Could Brexit hammer on-line auctioneers?
It has always been my intention to keep this blog entirely non-political. I’ll try to keep it this way, however there is an elephant in the room. Usually when I hear this cliche I get up to leave but it isn’t me this time.
Brexit. The gift that keeps giving ‘Benefits’ that nobody wants, and that has fallen firmly on our lap as people are now discovering they have to pay extra fees to import whisky from the UK, although this is happening both ways for UK citizens using European auction sites.
What alerted me to this was a tweet, in which a bidder from the Irish Republic won goods at an auction to the tune of £79. Plus fees, that’s going to be around €105. He now has to pay €94.25 in taxes and shipping charges, almost as much as the cost of the produce he won.
Sadly this isn’t the only case. Another WhiskyTwitter user from France had a similar had a similar surprise in an event that will no doubt have been repeated several times over.
You don’t have to be a genius to realise that quite simply people within Europe are going to stop using UK auction sites. While I do not believe that this will cause a big problem for the bigger auction sites, it may certainly cause issues for the smaller ones. But there are a couple of greater implications for UK auction users.
- Less people bidding in the auction could mean less demand for bottles. Less demand could mean falling prices. Ok for buyers, but poorer for sellers. Your little nest egg of bottles if they aren’t in demand may probably lose value.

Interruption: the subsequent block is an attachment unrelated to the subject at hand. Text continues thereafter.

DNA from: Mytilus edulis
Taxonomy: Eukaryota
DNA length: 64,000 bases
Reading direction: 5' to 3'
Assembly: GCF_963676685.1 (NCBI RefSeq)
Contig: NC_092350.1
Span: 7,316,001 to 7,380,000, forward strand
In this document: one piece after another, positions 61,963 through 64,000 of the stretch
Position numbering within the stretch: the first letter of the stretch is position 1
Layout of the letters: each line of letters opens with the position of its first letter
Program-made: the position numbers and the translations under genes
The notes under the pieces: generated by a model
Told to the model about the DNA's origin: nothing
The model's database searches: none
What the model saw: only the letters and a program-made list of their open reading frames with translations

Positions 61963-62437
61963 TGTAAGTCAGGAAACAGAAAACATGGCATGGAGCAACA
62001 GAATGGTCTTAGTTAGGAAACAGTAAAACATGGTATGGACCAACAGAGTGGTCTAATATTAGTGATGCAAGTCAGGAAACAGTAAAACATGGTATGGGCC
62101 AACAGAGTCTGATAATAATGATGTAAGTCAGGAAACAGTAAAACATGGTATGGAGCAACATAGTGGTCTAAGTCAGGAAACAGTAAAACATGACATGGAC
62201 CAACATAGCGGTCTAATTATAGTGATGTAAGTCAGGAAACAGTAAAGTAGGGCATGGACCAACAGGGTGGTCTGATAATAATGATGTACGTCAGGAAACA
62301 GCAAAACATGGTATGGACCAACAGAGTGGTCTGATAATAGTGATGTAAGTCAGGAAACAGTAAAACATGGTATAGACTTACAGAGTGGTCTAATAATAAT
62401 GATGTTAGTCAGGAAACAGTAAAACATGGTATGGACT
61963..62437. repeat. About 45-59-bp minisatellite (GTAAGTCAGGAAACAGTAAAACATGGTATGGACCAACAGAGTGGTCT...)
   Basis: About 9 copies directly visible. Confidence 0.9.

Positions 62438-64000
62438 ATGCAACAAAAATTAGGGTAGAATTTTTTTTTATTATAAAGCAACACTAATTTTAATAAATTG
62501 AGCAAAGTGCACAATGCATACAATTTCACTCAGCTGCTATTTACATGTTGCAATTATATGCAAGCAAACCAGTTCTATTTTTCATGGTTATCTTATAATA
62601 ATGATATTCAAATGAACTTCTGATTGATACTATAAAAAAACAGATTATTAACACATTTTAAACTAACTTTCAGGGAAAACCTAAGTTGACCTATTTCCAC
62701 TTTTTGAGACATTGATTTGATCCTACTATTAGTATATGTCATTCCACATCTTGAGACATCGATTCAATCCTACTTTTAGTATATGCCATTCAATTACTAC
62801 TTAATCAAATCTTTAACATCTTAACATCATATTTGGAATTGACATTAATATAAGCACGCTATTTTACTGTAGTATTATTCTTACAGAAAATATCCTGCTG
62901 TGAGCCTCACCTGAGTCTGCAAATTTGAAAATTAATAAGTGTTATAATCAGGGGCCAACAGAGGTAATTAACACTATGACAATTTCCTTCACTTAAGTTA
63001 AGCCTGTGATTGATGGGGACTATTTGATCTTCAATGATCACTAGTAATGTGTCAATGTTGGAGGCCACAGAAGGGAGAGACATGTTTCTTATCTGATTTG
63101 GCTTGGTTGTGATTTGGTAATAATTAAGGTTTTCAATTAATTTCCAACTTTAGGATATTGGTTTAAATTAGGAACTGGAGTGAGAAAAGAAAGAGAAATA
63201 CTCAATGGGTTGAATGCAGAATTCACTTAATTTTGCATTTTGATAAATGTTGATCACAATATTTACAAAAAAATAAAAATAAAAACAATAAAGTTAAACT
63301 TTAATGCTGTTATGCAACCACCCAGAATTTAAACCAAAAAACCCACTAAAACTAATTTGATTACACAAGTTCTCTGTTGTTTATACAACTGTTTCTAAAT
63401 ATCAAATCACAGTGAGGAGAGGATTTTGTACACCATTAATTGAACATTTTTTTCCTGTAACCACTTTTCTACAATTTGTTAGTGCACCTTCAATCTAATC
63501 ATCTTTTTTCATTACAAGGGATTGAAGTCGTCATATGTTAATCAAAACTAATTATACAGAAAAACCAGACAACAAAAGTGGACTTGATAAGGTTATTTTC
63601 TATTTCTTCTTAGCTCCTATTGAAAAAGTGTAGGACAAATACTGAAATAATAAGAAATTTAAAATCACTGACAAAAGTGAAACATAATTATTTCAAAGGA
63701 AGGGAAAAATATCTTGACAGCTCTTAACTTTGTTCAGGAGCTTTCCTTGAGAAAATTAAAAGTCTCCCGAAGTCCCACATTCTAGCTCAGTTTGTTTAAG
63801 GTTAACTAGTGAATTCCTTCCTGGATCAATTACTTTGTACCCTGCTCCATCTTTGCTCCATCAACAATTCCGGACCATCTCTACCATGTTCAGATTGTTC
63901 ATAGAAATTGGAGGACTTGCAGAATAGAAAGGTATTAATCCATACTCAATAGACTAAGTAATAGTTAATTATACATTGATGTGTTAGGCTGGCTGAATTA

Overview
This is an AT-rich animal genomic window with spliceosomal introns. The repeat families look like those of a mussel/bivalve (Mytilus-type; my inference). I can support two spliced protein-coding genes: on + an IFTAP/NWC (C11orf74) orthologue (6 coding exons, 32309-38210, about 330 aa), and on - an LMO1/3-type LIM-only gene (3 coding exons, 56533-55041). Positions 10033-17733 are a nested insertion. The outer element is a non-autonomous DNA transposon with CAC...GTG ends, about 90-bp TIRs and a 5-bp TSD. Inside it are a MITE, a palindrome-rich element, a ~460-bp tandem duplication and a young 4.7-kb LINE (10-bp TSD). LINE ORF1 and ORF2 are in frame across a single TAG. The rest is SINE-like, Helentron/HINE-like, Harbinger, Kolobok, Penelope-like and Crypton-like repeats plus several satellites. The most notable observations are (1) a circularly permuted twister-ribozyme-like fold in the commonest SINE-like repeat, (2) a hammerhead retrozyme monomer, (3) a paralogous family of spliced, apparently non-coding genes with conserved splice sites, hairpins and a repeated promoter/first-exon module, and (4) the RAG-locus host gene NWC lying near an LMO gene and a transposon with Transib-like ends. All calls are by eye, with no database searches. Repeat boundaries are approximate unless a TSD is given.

- Less EU people using UK auction sites will potentially mean less chance of seeing rarer bottles.
I use a European auction site, whiskyauction.com. I’ve been very happy with the service and to be honest I’ll still use them as there is one or two bottles I still seek. But what is in the back of my mind is that I cannot bid as high as I might for a UK auction as the spectre of shipping charges is going to be always present at the back of my mind.
Brexit has been proven to have been a self inflicted shotgun blast to both feet as the realist so called ‘Remoaners’ have been sadly proved right. With US tariffs of 25% still hanging over the UK whisky industry, now is not a happy time. If lockdowns continue and the economy stutters, people are not going to have the money to invest or buy luxury goods such as whisky, compounding the problem. If there is a rush to sell to realise cash but no buyers, then there is a problem. However this could be the reset the secondary market needs. There is a glass lake creaking on shelves throughout the UK; will Brexit be the dam-busting bomb that deluges the market?
Time will tell.
Yours In Spirits
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